Academic journal article Australian Journal of Early Childhood

Sharing the Lived Experiences of Children

Academic journal article Australian Journal of Early Childhood

Sharing the Lived Experiences of Children

Article excerpt

Theoretical perspectives

Early childhood education is currently undergoing change and renewal in both national and international contexts. Cross-cultural and post-modern perspectives shared through increased globalisation and collaborative research have challenged many long-held assumptions about the child and childhood within early childhood pedagogies. The educational experiences of Reggio Emilia, Italy (Edwards, Gandini & Forman, 1998) and Scandinavia (Dahlberg, Moss & Pence, 1999) and increased familiarity with the socio-constructivist perspectives of Vygotsky (1978) have resulted in greater awareness of the importance of the socio-cultural context in early childhood education. Contemporary images of children, increasing recognition of children's learning in home and community contexts, and current approaches to planning prompt us to consider flexible approaches to documentation.

Images of children

The contemporary image of the young child as strong, capable and able to make meaning from diverse experiences challenges simplistic assumptions about children and the adult's role in teaching and learning. As Malaguzzi commented in relation to children:

They are autonomously capable of making meaning from their daily life experiences through mental acts involving planning, and co-ordination of ideas, and abstraction. Remember, meanings are never static, univocal, or final; they are always generative of other meanings. The central act of adults, therefore, is to activate, especially indirectly, the meaning making competencies of children as a basis of all learning. They must try to capture the right moments, and then find the right approaches, for bringing together, into a fruitful dialogue, their meanings and interpretations, with those of the children (1998, p.81).

Discussions within the reconceptualising childhood movement (Bloch, 1992; Cannella, 1997) have also contributed to rethinking images of the child and childhood. The traditional focus on developmental discourses has been significantly challenged with greater awareness of the significance of socio-cultural contexts. Simplistic assumptions regarding the 'universal child' constructed within age/stage-based developmental theory no longer adequately reflect the reality faced by early childhood educators working within culturally and linguistically diverse Australian communities. As Silin (1995) argued, the belief that child development universally describes children actually denies the multiple realities of children's lives. Dahlberg, Moss and Pence also offered this challenge:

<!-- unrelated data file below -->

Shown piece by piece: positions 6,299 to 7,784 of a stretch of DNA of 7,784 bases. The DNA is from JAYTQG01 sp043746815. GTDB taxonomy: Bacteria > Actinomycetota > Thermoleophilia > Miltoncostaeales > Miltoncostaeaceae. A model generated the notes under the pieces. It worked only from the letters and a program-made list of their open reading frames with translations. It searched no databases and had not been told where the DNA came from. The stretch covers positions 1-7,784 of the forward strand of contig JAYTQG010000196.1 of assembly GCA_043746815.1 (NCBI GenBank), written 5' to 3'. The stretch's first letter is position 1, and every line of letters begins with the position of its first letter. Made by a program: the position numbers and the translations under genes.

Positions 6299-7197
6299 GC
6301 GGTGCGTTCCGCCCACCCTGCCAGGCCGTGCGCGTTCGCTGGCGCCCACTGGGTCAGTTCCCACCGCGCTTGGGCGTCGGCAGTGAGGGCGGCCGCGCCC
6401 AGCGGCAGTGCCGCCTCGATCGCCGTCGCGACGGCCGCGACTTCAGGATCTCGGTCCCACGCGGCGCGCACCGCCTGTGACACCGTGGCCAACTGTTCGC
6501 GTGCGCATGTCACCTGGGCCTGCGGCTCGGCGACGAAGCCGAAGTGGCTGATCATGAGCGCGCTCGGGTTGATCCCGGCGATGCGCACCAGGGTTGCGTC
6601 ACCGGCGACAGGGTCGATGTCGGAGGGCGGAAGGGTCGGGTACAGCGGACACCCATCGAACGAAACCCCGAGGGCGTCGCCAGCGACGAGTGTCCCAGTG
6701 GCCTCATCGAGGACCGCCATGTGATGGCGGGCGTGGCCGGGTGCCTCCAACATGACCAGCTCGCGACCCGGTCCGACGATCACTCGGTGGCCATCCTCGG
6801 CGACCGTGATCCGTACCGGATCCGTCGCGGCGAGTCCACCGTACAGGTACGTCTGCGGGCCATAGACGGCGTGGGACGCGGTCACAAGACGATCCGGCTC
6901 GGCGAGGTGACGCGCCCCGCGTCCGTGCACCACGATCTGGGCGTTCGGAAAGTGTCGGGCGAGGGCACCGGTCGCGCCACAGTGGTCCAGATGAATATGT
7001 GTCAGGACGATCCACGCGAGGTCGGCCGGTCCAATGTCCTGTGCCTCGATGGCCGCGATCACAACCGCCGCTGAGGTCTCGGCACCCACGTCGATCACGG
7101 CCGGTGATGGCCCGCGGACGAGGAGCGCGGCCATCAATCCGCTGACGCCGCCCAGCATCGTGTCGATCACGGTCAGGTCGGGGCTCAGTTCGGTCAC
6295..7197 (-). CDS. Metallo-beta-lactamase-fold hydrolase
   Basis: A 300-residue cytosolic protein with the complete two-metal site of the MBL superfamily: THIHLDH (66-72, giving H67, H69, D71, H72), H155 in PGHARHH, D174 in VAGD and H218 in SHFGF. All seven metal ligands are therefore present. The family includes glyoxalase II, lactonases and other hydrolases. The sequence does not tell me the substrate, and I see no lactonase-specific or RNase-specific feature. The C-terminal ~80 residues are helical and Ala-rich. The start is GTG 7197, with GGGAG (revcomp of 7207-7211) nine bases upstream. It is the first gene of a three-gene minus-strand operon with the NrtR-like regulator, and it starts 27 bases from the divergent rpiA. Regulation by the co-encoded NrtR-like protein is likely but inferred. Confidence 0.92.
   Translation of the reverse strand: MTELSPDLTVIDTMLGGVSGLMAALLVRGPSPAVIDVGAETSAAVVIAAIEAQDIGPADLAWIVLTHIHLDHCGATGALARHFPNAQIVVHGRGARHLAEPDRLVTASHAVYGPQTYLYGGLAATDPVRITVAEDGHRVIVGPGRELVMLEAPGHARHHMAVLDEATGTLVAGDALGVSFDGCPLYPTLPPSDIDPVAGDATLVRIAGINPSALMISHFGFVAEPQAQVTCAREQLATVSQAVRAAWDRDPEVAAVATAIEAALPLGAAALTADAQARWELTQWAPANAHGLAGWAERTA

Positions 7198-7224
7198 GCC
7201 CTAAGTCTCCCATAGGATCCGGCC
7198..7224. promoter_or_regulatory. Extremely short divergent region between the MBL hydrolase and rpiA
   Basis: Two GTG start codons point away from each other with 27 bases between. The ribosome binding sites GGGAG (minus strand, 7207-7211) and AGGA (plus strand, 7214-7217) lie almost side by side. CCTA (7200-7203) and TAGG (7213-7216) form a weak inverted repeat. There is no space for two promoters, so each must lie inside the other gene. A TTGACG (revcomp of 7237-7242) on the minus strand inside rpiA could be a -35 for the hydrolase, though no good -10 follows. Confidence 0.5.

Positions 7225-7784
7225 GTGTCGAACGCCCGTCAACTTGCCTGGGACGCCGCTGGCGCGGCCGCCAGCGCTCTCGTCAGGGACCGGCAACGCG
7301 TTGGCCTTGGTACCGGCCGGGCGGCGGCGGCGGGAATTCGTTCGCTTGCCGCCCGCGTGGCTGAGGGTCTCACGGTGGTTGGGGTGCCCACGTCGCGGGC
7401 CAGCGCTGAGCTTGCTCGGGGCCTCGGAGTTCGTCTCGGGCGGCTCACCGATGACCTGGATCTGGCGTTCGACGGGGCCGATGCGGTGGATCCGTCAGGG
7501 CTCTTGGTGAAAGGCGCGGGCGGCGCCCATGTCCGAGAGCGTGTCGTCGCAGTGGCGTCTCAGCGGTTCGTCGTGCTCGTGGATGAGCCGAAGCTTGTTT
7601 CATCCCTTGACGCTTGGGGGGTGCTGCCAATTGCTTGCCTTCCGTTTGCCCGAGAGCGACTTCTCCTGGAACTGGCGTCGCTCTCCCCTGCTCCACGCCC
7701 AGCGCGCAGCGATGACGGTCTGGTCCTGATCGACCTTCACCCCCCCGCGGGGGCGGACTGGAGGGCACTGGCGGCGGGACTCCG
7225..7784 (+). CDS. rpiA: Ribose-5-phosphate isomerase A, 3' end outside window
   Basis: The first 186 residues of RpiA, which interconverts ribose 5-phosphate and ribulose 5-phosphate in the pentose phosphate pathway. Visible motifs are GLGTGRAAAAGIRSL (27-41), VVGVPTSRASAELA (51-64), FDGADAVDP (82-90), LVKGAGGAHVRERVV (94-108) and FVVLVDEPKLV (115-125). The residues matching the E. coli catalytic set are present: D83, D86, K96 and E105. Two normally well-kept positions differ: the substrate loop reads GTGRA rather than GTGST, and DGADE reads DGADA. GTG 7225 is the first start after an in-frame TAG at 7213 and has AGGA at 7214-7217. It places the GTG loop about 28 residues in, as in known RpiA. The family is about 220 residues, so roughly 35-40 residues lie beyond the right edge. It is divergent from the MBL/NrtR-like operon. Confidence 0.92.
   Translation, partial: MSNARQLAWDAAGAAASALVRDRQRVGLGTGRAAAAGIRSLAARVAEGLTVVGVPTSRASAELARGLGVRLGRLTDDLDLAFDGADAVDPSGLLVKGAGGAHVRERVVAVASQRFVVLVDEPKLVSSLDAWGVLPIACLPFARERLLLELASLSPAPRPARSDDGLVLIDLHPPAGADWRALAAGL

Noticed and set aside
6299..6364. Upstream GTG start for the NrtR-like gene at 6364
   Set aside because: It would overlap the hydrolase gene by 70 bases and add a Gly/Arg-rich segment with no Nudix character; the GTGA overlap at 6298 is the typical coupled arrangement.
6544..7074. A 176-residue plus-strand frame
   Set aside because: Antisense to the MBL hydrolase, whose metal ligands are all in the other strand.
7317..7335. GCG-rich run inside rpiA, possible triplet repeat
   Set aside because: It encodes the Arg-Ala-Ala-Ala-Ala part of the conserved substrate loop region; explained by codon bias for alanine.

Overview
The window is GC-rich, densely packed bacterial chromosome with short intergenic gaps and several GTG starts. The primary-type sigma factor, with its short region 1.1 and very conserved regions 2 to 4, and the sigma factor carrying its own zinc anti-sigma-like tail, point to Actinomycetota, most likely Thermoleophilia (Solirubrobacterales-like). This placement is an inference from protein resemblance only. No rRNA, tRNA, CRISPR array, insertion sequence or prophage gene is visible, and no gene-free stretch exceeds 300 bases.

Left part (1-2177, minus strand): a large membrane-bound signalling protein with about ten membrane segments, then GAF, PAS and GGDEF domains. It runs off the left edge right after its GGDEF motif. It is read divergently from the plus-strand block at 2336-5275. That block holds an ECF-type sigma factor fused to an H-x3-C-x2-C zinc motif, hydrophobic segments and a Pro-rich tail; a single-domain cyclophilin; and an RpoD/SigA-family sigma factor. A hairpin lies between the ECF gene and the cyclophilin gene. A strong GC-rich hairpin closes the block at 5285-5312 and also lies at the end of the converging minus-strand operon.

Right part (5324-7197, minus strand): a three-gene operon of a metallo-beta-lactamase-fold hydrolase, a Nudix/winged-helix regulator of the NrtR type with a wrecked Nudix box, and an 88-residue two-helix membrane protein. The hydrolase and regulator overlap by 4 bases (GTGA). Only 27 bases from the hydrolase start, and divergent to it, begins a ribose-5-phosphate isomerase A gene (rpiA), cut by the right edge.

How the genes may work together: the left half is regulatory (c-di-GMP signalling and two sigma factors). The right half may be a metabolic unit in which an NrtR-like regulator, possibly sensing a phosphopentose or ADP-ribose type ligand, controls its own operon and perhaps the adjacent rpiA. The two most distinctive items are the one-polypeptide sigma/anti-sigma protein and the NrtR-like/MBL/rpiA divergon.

From our postmodern perspective, there is no such thing as 'the child' or 'childhood', an essential being and state waiting to be discovered, defined and realized ... Instead, there are many children and many childhoods, each constructed by our 'understandings of childhood and what children are and should be' (1998, p.43).

Block (1997) suggested that the socio-cultural appearance of childhood must be understood as a construction of contemporary adult society and therefore subject to critique and evaluation and able to be reinvented. The recognition that our understandings of childhood are the product of our own time and place suggests that uncontested conceptions of childhood should be the subject of discussion and analysis. Such analysis can contribute to the increased recognition of childhood as a unique and legitimate period within the lifespan of human development, rather than as preparation for what will come next within the schooling system.

The celebration of childhood for its unique richness can promote greater recognition of all that each child brings to the learning community and increased awareness of the importance of creativity, play, learning processes and positive dispositions towards learning rather than a focus on specific skills and content. Similarly, the notion of 'generativity' suggests that early childhood educators recognise their work with children as an investment in the childhood experience of future generations. …

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